- Associated Press - Sunday, February 28, 2016

LANSING, Mich. (AP) - Last weekend’s fatal shooting spree in Kalamazoo hasn’t narrowed the political gulf between some Michigan Republicans and Democrats on gun control issues, on which two competing packages of bills have been filed in the Legislature.

One of the measures in the Republicans’ four-bill package, which was introduced before the shooting, would scrap a law that requires people to have a permit to carry concealed handguns.

Rep. Gary Glenn, R-Larkin Township, says it would allow trained, law-abiding citizens to help stop shooters like Uber driver Jason Dalton, who is charged with murder and attempted murder after the string of shootings on Feb. 20 that killed six people and injured two. Dalton had no criminal record, and did not have a permit to carry concealed firearms.

“Absolutely it would make people safer, in my opinion,” said Glenn, who is not sponsoring the bill package, which has been referred to the House Judiciary Committee. Republican Reps. Jim Runestad, of White Lake, Tom Barrett, of Potterville and two other Republicans sponsor the bills.

Bill sponsors said the legislation would not have stopped the shooting, but Glenn said he believes that “the only thing you can do is even up the odds.

“This is not the 21st century that we all thought we were gonna have, or that we wanted,” Glenn continued. “But the hard, brutal reality of today’s world is that we face threats not just from terrorism, but from random shootings, and I think the more law-abiding citizens who are armed and capable of defending themselves and people around them, the better.”

But Democratic Rep. Jon Hoadley, who’s from Kalamazoo, doesn’t think arming more citizens will help stop gun violence.

“I think that’s victim blaming at its worst,” Hoadley said. “Because someone chose to do something evil, is that the victims fault? I mean, that’s offensive. It is disconnected from reality.”

Hoadley and Rep. Stephanie Chang, D-Detroit, have introduced bills in a competing package to tighten gun control.

One measure would disallow concealed handgun permit holders from openly carrying pistols in places like schools, hospitals, day care centers and dorms. They say the package, currently stalled in the same committee as the GOP package, would also close loopholes in laws overseeing background checks.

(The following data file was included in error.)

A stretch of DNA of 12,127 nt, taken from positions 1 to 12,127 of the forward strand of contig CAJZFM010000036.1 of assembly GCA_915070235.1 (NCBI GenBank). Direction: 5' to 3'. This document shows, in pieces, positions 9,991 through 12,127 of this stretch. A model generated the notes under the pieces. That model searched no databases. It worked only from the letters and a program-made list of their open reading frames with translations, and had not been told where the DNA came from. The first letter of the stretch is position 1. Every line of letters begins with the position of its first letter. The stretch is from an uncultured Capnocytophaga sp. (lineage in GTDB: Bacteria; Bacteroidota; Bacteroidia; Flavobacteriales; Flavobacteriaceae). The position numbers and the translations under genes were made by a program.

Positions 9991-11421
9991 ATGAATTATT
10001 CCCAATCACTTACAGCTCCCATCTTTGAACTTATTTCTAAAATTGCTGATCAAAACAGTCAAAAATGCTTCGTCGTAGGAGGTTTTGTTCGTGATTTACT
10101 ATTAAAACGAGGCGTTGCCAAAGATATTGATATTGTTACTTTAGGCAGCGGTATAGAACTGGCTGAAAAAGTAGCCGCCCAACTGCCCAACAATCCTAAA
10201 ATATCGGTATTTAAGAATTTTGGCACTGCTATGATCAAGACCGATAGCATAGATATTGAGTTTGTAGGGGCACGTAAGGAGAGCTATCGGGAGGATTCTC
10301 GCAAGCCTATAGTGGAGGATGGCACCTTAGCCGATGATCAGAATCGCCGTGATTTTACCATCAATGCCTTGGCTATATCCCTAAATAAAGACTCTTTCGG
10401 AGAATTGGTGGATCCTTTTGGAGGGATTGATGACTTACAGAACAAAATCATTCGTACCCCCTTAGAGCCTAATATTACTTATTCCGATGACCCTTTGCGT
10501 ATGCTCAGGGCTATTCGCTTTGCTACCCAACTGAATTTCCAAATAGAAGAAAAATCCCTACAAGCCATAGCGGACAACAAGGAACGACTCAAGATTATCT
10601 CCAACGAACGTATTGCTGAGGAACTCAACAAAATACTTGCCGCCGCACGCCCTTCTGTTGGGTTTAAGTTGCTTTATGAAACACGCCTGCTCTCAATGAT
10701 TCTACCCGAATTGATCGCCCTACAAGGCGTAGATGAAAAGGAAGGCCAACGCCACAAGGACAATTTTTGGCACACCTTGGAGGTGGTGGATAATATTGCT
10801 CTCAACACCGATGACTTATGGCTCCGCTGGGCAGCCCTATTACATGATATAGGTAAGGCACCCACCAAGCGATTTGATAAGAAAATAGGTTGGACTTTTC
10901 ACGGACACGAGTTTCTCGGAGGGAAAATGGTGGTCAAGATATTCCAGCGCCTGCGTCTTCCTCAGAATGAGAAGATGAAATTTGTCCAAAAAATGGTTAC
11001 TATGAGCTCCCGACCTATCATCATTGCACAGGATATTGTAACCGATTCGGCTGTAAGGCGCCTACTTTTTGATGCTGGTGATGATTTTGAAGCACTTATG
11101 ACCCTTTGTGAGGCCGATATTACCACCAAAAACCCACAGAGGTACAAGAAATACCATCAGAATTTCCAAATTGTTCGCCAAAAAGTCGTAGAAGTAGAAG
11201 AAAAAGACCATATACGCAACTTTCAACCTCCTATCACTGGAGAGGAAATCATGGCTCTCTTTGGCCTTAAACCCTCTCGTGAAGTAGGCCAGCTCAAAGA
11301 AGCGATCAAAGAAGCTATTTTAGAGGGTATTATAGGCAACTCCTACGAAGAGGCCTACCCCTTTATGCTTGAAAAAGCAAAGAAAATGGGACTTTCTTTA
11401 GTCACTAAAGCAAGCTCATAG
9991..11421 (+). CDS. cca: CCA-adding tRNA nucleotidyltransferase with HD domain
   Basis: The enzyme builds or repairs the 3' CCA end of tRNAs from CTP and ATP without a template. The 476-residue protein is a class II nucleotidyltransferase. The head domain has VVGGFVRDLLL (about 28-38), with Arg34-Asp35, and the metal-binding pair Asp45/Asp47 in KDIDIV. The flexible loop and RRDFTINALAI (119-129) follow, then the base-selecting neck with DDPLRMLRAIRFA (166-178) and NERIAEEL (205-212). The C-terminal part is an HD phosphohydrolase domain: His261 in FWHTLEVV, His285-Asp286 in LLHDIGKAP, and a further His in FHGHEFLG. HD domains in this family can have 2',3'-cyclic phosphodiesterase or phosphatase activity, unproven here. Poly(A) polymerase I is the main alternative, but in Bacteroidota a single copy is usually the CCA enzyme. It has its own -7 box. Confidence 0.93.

Republican Rep. Klint Kesto, the chairman of the House Judiciary Committee, said that the shootings haven’t impacted his willingness to consider the measures, but that he isn’t currently planning a hearing on the GOP package because other legislation is a higher priority.

“The Kalamazoo shooting, I mean, it’s tragic,” said Kesto, of Commerce Township. “And we have to look at things that prevent that overall, from an overall picture. It’s unfortunate that happened to us here in Michigan, but anytime I look at gun bills, those types of situations I take into consideration, and what would be the impact.”

A pair of bills that never made it out of the Senate would have allowed those with permits to carry concealed handguns in certain areas like schools and daycare centers - reversing what some Democrats call a “loophole” that lets those with permits carry guns in those areas in the open, but not concealed.

Gov. Rick Snyder vetoed similar legislation in 2012 after the mass killings at Sandy Hook Elementary School in Connecticut left 20 children and six faculty members dead.

“I vetoed it once, I’d veto it again,” Snyder told a local Lansing radio station in November, 2015. But Snyder’s office also said that he thinks concealed handgun permit holders should be allowed to carry their guns in the open. He vetoed the legislation primarily because it did not allow places like schools, hospitals and daycare centers to opt out, according to his office.

President Barack Obama said after the Kalamazoo shooting that the United States needs to do more to prevent gun violence, a refrain he has repeated throughout his time in office.

“Earlier this year I took some steps that will make it harder for dangerous people, like this individual, to buy a gun,” Obama said. “But clearly we’re gonna need to do more if we’re gonna keep innocent Americans safe.”

Copyright © 2018 The Washington Times, LLC.

The Washington Times Comment Policy

The Washington Times is switching its third-party commenting system from Disqus to Spot.IM. You will need to either create an account with Spot.im or if you wish to use your Disqus account look under the Conversation for the link "Have a Disqus Account?". Please read our Comment Policy before commenting.

 

Click to Read More and View Comments

Click to Hide